Ortiz y Pino
The Coming Soda Wars
Bill Swift takes on the soft drink industry
The final bill on the Senate Public Affairs Committee agenda on a snowy Friday afternoon early in the state Legislature a few weeks ago didn't sound like a humdinger. The crowds that had filled the cramped, overheated committee room earlier in the afternoon for debate on punchier topics had pretty well vacated the premises when the committee turned its attention to item number 14.
Only 30 determined souls remained to debate the committee's last topic, a proposal to impose a four-cents-a-can tax on soft drinks. Twenty-nine of the highest-powered lobbyists who prowl the Roundhouse corridors were lined-up against the tax. Bill Swift, an owlish, polite and consumed retired academic who'd inspired the measure, was the lone witness to speak in its favor.
On this Friday afternoon, Swift lost. The committee quickly voted to table the proposed tax by a lop-sided margin, effectively killing it for this year.
But Bill Swift might have been the person Margaret Mead was thinking about when she opined that we should never underestimate the power of an individual or a small group of dedicated people to change the world—indeed, it is the only thing that ever has.
The lobbyists for the soft drink industry (and the Chamber of Commerce boomers who helped guard the industry's flanks against the menace of Bill Swift) should recognize that they are on the downward slope of history. Only the angle of their decline is in question.
As it did with Big Tobacco, the pendulum of society's opinion is swinging away from the soft drink industry. It won't happen in the next year or maybe even within the decade, but the wheels of its demise have been set in motion. There will be no loss of momentum. Now it's just a matter of time until we decide to act decisively to control Big Cola.
Sometime in the future the policy-makers of this state (and eventually of all the states) will pull their heads out of the sand and do the right thing. They will stop ignoring the facts about what carbonated beverages, both sugared and diet, are costing us as a society, and will do whatever it takes to drastically reduce how much we imbibe and will start imposing the taxation needed to generate the money to pay for the treatment of all the damage to our health caused by soft drinks.
Surely I jest, you say? Coke, Pepsi, 7-Up—why around the world these peculiar products of our culture are practically synonymous with America itself. Endlessly promoted in every conceivable medium, from television to corporate sponsorships of sports arenas to classroom posters to teen music magazines, how could anyone ever figure the soft drink industry might one day be shrunken in size and influence? But I'm completely serious. It will be.
You see, once we Americans finally open our eyes to a problem, we always demand its elimination. It may take time for us to start seeing clearly, but when we do we don't mind paying whatever the price it takes to fix things. And that's where Bill Swift and his ilk come in. They keep pestering us with information we would rather not have; they won't stop until we see clearly, and the facts are all on their side.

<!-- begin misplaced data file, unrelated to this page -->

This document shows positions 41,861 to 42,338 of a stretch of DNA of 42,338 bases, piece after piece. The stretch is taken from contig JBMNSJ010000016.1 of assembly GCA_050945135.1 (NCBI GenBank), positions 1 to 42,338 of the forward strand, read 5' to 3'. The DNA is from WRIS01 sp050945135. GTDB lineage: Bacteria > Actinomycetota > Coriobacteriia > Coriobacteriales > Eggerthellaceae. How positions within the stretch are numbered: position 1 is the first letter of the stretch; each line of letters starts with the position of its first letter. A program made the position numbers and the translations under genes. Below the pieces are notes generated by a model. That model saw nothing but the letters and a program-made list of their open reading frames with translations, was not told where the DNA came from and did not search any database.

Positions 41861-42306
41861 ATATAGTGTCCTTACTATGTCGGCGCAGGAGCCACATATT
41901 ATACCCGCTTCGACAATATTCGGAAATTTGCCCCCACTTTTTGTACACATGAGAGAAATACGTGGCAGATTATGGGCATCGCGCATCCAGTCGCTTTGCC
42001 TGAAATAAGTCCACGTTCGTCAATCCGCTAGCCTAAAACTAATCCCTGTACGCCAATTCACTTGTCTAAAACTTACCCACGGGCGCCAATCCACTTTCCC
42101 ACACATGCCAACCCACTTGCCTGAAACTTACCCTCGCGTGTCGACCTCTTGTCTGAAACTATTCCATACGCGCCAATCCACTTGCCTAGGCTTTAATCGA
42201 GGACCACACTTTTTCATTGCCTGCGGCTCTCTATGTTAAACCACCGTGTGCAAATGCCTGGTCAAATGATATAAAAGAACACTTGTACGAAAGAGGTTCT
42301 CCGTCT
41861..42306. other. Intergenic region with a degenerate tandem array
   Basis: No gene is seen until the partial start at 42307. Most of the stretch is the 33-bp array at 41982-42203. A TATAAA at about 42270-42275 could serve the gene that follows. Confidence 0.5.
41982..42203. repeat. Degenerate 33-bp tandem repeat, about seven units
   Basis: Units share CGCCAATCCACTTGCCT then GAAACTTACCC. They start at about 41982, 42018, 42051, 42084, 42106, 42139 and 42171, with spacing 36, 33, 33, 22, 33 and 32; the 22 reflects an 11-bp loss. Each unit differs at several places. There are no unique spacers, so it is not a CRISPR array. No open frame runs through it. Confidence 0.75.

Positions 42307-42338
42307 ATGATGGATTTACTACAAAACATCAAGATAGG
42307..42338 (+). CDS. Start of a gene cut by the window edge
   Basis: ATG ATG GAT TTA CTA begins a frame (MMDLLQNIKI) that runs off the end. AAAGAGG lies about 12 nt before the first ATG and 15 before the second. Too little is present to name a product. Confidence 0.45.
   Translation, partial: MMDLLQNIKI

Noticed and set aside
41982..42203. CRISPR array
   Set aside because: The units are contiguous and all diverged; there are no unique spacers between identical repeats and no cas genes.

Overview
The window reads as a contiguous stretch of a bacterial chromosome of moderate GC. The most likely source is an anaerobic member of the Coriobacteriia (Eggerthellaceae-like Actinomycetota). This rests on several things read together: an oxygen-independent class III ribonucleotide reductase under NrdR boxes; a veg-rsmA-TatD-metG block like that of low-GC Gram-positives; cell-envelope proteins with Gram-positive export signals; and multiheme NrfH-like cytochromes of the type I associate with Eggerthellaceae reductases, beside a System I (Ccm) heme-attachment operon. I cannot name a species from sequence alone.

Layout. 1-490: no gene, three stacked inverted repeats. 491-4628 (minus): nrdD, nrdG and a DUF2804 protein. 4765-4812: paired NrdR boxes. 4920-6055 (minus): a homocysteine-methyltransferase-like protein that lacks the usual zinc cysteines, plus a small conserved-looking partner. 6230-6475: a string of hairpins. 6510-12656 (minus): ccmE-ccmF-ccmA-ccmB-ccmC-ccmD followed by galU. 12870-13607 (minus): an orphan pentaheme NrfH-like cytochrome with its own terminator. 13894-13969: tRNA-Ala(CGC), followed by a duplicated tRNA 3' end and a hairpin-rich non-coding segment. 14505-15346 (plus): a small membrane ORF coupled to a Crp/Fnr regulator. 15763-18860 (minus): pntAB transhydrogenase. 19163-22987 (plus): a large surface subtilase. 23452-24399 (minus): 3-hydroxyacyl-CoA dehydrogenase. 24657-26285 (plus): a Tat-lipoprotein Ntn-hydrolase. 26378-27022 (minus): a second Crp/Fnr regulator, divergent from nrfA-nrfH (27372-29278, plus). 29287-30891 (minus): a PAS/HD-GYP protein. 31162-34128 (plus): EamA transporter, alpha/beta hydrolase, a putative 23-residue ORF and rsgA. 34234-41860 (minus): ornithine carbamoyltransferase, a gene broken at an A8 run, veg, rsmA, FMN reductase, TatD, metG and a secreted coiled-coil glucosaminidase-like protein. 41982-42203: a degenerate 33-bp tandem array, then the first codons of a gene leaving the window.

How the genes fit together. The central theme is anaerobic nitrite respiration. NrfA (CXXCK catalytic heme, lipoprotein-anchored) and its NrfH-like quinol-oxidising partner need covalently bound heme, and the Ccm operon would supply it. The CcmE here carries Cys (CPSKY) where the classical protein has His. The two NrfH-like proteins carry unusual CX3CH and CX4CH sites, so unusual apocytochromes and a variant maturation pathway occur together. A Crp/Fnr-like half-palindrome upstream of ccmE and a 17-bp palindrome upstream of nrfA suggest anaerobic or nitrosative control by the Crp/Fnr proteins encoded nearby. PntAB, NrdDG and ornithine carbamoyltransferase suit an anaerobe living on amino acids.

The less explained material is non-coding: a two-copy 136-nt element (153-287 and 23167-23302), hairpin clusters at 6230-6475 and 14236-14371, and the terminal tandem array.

Our incredible consumption of carbonated sugar beverages is the single biggest factor in the epidemic of obesity that is rapidly becoming our nation's number one health problem. Diabetes, coronary disease, osteoporosis and a host of other maladies trace their origin right back to the "pause that refreshes."
Now we're told that 70 percent of all our health expenditures in New Mexico are government spending—our tax dollars at work. The sad reality is that Big Cola is costing us big time. And it isn't carrying its weight.
Last year, when the Legislature, prodded to do so by Gov. Bill Richardson, eliminated the gross receipts tax from food, the soft drink lobbyists managed to slip canned and bottled soft drinks under the lawmakers' noses and into safe territory as a (to use the term in the loosest manner possible) "food."
So now it goes completely untaxed. Unbelievable. I mean the stuff is no more a food than toilet paper is, yet the current policy of this state is that it should go untaxed the way milk, potatoes, lettuce and peanut butter are.
Read the label. It is not a food. There is no nutritional information on the side of the can because there is no nutrition inside the can. It is a poison by my definition: The more of it you consume, the worse your health will become.
Next year Bill Swift will return to the Legislature. He'll have more handouts, more information and more evidence. And he will have more allies. Every year the support for Bill Swift will grow. Eventually Big Cola will topple. They'll try to fight back with even more paid lobbyists, with even more creative advertising, with even more political pressure. They'll protect themselves for a time. Evade taxation. Evade lawsuits. Evade being labeled the health menace they are.
In the end, however, it will come to naught. Because you can fool some of the people all of the time and all of the people some of the time, but you can't escape Bill Swift forever. He is dogged and he is gonna get you ... and when he does, we'll all be better off.
The opinions expressed are solely those of the writer.
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